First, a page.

17 February 2012

Ngamoko Range from the top of Shorts Track

In early January I decided to visit Ngamoko hut in the headwaters of the Pohangina river. My preferred route to the hut is to climb Shorts Track to the Ngamoko Range, traverse south, then drop down the track that leads directly to the hut — no river crossings needed. Unfortunately, as I reached the top of Shorts Track, the cloud that had been hanging low over the range descended further and enveloped the summit of the range. Howling wind, biting cold, poor visibility. I waited a while, hoping the cloud might lift, but instead it thickened. I turned and descended to the car.

This is the view north towards Toka and the top of Knights Track; south, the tops were hidden. the gnarly shrubbery is leatherwood (tūpare; Olearia colensoi), the white flowers are Celmisia sp.

[5 January 2012, Panasonic Lumix GH1, 14–45 mm at 14 mm, ISO 200, 1/160 at f16]

All content © 2012 Pete McGregor


The Elephant's Child said...

Thank you. I love the power and strength in this shot, and the almost ominous air that the fog/cloud adds.

Zhoen said...

Such an otherworldly landscape.

Patricia said...

This seems beyond real. Thanks for taking us along on your journeys.

Me from Cali said...

Lovely light.

What’ that red ‘pole’ off to the right?

Jono said...

Cool shot Pete.

I think we were in the Ruahine at a similar time, went into Leon Kinvig via the river.

pohanginapete said...

Elephant's Child — thank you :^)

Zhoen, it felt otherworldly, yet at the same time comfortingly familiar.

Patricia, you're welcome. Glad to have you along :^)

Paul(?), it's a waratah, a steel stake, roughly Y-shaped in cross section. They're used as light fenceposts, mostly for semi-permanent electric fences (with insulators, of course!), but they're also the most common way to mark routes on the tops, above the bushline, where winter snow would hide the usual triangular orange plastic markers.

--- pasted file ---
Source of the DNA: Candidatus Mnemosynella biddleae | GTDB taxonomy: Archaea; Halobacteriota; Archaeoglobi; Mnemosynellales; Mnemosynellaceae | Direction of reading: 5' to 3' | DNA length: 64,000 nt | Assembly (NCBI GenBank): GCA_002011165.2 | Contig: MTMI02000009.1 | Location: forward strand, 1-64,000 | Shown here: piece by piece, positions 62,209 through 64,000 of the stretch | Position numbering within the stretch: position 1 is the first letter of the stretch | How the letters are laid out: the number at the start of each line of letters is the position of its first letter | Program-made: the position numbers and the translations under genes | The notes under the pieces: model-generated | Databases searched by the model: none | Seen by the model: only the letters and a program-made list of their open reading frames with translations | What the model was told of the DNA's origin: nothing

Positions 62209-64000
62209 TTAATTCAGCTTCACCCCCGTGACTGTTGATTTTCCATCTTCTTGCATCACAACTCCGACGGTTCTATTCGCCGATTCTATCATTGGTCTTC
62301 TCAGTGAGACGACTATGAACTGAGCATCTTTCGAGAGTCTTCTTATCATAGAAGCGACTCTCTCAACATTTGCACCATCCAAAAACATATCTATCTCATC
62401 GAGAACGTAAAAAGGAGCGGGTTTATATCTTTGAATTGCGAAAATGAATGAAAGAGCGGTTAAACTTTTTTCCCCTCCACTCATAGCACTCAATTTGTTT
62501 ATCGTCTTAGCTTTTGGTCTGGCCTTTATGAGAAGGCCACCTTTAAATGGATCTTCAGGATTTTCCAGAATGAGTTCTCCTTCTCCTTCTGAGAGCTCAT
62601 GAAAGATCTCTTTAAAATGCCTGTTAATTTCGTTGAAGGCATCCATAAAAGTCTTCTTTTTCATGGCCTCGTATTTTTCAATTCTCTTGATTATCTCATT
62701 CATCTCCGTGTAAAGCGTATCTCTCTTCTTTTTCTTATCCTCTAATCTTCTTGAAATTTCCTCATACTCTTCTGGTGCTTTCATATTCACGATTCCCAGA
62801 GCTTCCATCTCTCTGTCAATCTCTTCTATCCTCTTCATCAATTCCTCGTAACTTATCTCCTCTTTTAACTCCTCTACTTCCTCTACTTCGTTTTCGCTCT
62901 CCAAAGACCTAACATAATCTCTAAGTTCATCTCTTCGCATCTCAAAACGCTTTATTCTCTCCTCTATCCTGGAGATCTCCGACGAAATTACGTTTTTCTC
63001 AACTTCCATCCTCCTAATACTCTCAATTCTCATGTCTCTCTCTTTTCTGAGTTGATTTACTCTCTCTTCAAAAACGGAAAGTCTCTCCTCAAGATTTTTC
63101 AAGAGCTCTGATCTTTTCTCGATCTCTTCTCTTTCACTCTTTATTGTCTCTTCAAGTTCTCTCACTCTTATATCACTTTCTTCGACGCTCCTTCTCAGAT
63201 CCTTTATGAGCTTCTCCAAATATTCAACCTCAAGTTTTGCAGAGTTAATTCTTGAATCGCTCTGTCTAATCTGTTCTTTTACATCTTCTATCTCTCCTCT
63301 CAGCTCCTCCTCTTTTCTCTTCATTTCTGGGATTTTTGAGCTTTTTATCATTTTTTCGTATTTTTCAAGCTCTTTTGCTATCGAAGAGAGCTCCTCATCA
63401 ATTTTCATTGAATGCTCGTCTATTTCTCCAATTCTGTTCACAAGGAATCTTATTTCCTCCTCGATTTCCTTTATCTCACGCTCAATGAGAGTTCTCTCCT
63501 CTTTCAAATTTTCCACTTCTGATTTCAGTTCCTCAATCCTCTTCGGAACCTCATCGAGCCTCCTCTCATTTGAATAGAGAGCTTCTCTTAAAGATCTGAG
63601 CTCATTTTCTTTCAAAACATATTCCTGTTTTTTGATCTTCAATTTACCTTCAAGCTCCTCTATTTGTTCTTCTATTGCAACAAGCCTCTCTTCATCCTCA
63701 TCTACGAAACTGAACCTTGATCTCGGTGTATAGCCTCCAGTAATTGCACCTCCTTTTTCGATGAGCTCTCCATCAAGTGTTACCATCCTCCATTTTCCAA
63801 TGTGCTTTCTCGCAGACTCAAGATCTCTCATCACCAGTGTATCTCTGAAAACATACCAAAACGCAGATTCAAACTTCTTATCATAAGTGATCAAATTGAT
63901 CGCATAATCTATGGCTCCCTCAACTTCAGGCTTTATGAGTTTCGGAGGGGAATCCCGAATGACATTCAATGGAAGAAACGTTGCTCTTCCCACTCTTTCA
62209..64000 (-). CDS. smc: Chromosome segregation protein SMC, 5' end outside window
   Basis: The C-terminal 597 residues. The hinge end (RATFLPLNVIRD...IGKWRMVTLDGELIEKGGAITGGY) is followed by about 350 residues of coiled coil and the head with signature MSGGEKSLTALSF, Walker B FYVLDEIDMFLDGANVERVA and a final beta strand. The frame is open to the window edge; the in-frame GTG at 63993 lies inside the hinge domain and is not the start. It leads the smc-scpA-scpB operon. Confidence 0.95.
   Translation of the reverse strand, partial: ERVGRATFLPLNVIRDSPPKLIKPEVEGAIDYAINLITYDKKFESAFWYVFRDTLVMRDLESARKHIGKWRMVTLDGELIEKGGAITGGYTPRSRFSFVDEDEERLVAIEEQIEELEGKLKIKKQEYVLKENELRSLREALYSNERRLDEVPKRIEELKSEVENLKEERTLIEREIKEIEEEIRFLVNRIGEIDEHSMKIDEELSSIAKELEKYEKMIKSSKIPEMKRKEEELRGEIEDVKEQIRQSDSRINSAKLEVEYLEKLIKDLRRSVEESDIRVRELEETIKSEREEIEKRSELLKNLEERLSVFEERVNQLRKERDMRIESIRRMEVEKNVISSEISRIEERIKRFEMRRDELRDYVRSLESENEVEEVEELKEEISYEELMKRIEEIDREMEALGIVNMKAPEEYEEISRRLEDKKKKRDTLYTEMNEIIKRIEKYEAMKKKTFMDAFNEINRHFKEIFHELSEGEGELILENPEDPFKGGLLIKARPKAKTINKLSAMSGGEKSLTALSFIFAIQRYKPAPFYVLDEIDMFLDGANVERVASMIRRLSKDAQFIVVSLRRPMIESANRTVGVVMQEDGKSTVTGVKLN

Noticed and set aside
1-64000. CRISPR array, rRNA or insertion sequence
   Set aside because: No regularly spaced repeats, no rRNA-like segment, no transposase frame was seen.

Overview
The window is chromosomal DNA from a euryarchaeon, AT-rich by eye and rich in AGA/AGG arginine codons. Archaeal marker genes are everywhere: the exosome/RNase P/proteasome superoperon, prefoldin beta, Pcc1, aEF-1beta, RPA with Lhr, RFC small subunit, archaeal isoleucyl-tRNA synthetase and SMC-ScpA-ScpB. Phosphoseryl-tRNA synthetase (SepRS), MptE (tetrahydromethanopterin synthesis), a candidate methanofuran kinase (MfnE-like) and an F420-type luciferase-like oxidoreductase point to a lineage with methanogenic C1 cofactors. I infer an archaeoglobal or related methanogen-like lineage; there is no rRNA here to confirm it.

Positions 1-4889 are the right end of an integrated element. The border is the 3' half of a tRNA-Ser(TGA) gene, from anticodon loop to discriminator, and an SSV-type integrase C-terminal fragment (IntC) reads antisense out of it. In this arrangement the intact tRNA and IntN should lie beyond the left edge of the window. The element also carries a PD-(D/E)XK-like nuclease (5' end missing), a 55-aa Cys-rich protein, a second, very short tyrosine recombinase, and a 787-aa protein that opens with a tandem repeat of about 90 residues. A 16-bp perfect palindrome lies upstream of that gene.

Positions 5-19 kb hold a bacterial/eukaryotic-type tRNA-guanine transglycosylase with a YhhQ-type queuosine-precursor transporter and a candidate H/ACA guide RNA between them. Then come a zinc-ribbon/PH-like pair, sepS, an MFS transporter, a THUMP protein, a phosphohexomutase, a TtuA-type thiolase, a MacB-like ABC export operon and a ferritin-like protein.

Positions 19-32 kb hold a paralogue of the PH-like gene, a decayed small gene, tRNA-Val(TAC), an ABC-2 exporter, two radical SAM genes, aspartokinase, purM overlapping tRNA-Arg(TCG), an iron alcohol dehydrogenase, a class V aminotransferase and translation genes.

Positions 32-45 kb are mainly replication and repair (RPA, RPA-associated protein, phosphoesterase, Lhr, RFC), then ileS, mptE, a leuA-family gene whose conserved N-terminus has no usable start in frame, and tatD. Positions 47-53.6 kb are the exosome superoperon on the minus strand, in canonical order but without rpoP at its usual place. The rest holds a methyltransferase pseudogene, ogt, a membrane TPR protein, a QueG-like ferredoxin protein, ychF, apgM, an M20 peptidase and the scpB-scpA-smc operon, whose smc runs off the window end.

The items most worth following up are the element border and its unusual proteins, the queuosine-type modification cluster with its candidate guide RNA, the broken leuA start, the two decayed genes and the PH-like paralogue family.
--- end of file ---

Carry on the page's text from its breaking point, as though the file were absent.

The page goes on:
Thanks Jono. My intended route was to spend a night at Ngamoko, then take a leisurely day wandering up the river to Kinvig, stay another night there, and come out over the Ngamoko via Knight's Track. I'd have been at Kinvig on 6 January. The frustrating thing was looking down into the Pohangina and seeing it so clear and inviting. I even thought about heading north to Toka and dropping down to Kinvig, but that would have meant I'd have diverted from the route I'd said I'd take. Not a good idea, even if the likelihood of coming to grief was tiny.

Ruahines said...

Kia ora Pete,
I look at the scene and it feels like home.
Probably at the exact same time I was up on the other side of the Ruahine at Sunrise, where I waited for two nights in rain and gale force winds to abide so I could cross the saddle. To no avail. I retreated on the third day back down to the car and home. Not what I wanted but still an oddly satisfying experience.

pohanginapete said...

Robb, I can imagine what Armstrong Saddle would have been like. Good call. I've turned back more than once; I've been over the tops in those sorts of conditions, too, and you need to be mentally and physically in top form. I remind myself I can always come back some other time.

Relatively Retiring said...

Please could I print a copy of this wonderful photo? I really want it framed and in my home.
Sorry for the long absence from commenting - I've been technologically pole-axed, and I'm pretty sure I'm now a robot, so may not be able to post this.

pohanginapete said...

RR, of course — let me know how the print turns out, and if it's not up to par I'll prepare a file for printing.

I'm sure you're as relieved as I am to find you're not a robot ;^) Good luck with the unpole-axing.

Jono said...

Ahh, actually we were in the Pohangina the week previous, so no chance of seeing you there :)

As an aside, what sort of post-processing did you do with this? Its very cool because it almost looks like a canvas print.

pohanginapete said...

Jono, well spotted. I used the canvas photoshop filter but faded it until it was barely noticeable and masked it in some places where I didn't like it. The effect is similar to increasing the acutance, or edge contrast or something — I'm not sure of the technicalities, but it gives a "stronger" look. Other than that, I pushed the contrast, clarity and fill light harder than usual; some in Lightroom, some in Photoshop. I'm actually somewhat equivocal about this, but there's no denying it makes for a dramatic image — maybe melodramatic in some eyes.

lisanz said...

I, too, love this photo. The light and texture make it feel like a painting. Please can I have a copy too!

pohanginapete said...

Thanks Lisa. A copy can be arranged :^)